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The impact of the minimum wage on job separations and working hours among young people in Poland

Author

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  • Anna Baranowska-Rataj

    (Institute of Statistics and Demography, Warsaw School of Economics)

  • Iga Magda

    (Department of Economics, Warsaw School of Economics)

Abstract

The aim of this paper is to investigate the impact of the minimum wage on the risk of job separation and changes in working hours among young people in Poland. To this end, we use longitudinal data from the Labour Force Survey 2003-2011 and a difference-in-differences matching estimator based on the changes in the individual position in the wage distribution. Specifically, we test the impact of the minimum wage by distinguishing between individuals who experienced a transition to the below-the-minimum-wage regime. Our results indicate that when the minimum wage was increased, employment levels, but not the number of hours of worked, declined among young people. We also found that the number of hours worked actually increased among those young people who remained employed after the minimum wage was raised. However, these effects of a hike in the minimum wage were found to have differed across various groups of workers, with men, students, and individuals who were working under a fixed-term contract being most likely to have either lost a job or increased their working longer hours.

Suggested Citation

  • Anna Baranowska-Rataj & Iga Magda, 2015. "The impact of the minimum wage on job separations and working hours among young people in Poland," Working Papers 75, Institute of Statistics and Demography, Warsaw School of Economics.
  • Handle: RePEc:isd:wpaper:75
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    References listed on IDEAS

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    Cited by:

    1. Piotr Lewandowski & Agnieszka Kaminska, 2015. "The effects of minimum wage on a labour market with high temporary employment," IBS Working Papers 7/2015, Instytut Badan Strukturalnych.
    2. Maciej Albinowski & Piotr Lewandowski, 2022. "The heterogeneous regional effects of minimum wages in Poland," Economics of Transition and Institutional Change, John Wiley & Sons, vol. 30(2), pages 237-267, April.
    3. Mayrano Andrianus Sitinjak & Diny Ghuzini, 2023. "Spatial Analysis of Youth Unemployment in Indonesia: Minimum Wages and Industrial Mix," Gadjah Mada Economics Working Paper Series 202308008, Department of Economics, Faculty of Economics and Business, Universitas Gadjah Mada.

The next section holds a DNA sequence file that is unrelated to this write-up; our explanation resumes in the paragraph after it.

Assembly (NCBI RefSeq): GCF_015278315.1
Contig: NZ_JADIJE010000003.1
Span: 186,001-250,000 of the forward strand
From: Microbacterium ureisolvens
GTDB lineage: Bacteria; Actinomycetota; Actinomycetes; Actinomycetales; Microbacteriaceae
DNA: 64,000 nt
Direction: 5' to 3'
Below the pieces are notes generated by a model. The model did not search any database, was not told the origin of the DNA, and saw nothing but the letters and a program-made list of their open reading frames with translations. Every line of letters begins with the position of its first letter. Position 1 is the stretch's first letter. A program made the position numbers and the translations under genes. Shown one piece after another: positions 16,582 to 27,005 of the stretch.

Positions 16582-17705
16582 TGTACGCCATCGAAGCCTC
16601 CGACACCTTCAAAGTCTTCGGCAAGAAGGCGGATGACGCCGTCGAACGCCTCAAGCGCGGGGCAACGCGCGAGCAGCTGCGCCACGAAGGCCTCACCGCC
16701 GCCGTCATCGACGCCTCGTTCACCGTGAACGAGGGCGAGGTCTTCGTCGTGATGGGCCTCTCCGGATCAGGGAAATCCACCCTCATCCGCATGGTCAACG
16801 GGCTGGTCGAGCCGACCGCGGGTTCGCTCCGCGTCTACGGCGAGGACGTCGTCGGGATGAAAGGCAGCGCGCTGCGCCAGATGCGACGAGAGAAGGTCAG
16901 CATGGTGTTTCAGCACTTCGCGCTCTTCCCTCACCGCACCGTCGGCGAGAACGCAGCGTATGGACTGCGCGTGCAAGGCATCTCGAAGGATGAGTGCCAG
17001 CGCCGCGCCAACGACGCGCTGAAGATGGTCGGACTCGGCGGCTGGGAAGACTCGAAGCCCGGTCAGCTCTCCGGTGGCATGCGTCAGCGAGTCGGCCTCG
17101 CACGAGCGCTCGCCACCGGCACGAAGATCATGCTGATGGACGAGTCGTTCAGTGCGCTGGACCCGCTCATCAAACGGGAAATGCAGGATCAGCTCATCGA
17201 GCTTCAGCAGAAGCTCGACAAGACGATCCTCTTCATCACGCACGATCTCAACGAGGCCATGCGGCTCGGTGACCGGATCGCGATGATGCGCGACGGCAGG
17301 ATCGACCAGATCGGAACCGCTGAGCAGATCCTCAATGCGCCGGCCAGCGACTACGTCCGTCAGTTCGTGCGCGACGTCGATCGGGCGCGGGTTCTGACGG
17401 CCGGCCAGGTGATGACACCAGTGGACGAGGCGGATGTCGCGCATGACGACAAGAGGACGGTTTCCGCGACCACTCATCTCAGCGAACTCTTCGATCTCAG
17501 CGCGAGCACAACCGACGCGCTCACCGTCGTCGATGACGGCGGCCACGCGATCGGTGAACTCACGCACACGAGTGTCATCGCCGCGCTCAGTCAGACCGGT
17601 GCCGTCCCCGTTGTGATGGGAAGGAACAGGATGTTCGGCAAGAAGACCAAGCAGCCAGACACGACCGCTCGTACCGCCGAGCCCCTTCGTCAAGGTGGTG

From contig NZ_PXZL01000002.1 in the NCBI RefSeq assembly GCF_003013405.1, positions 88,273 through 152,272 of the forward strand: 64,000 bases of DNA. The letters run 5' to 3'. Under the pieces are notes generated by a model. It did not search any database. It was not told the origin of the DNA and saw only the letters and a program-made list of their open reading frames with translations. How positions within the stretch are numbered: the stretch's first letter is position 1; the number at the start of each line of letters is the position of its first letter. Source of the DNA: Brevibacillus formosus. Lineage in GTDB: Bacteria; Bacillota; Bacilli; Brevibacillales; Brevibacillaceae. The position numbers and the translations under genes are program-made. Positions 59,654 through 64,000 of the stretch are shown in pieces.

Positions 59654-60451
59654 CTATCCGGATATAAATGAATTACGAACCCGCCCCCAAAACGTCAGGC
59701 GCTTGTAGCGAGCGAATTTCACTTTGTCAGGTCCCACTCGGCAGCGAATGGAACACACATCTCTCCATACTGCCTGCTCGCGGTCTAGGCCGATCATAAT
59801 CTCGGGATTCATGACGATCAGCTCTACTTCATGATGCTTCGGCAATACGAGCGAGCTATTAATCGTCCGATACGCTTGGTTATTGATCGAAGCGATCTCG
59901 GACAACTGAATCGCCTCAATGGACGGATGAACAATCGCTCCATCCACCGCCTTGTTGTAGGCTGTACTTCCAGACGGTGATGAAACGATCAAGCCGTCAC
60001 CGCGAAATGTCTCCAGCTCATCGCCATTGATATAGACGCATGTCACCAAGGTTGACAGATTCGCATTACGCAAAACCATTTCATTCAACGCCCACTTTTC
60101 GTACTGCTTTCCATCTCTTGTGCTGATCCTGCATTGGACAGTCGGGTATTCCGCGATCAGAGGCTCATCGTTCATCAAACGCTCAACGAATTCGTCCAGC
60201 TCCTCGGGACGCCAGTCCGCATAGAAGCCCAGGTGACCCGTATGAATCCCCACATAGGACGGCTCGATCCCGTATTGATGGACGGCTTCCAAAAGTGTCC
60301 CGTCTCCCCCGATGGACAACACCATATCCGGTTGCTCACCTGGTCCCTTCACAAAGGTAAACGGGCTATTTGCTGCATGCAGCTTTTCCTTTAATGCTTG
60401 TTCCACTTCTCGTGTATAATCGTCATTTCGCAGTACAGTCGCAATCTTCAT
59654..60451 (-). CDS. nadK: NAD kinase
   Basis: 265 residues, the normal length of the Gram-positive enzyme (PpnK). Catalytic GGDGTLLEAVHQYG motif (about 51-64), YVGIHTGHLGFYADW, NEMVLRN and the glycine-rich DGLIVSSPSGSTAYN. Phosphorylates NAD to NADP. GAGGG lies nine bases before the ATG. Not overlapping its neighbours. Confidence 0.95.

4. repec:ces:ifodic:v:16:y:2019:i:4:p:50000000004807 is not listed on IDEAS
    5. Karolina GORAUS‐TAŃSKA & Piotr LEWANDOWSKI, 2019. "Minimum wage violation in central and eastern Europe," International Labour Review, International Labour Organization, vol. 158(2), pages 297-336, June.
    6. International Monetary Fund, 2016. "Cross-Country Report on Minimum Wages: Selected Issues," IMF Staff Country Reports 2016/151, International Monetary Fund.
    7. Neumark, David & Munguía Corella, Luis Felipe, 2021. "Do minimum wages reduce employment in developing countries? A survey and exploration of conflicting evidence," World Development, Elsevier, vol. 137(C).
    8. Paul Eamets & Amaresh K. Tiwari, 2019. "Minimum Wage in Estonia and its Impact on Employment and Wage Distribution," ifo DICE Report, ifo Institute - Leibniz Institute for Economic Research at the University of Munich, vol. 16(04), pages 37-43, January.
    9. Piotr Lewandowski & Iga Magda, 2018. "The labor market in Poland, 2000−2016," IZA World of Labor, Institute of Labor Economics (IZA), pages 426-426, February.

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    More about this item

    Keywords

    minimum wage; youth unemployment; difference-in-differences matching;
    All these keywords.

    JEL classification:

    • J21 - Labor and Demographic Economics - - Demand and Supply of Labor - - - Labor Force and Employment, Size, and Structure
    • J24 - Labor and Demographic Economics - - Demand and Supply of Labor - - - Human Capital; Skills; Occupational Choice; Labor Productivity
    • J63 - Labor and Demographic Economics - - Mobility, Unemployment, Vacancies, and Immigrant Workers - - - Turnover; Vacancies; Layoffs

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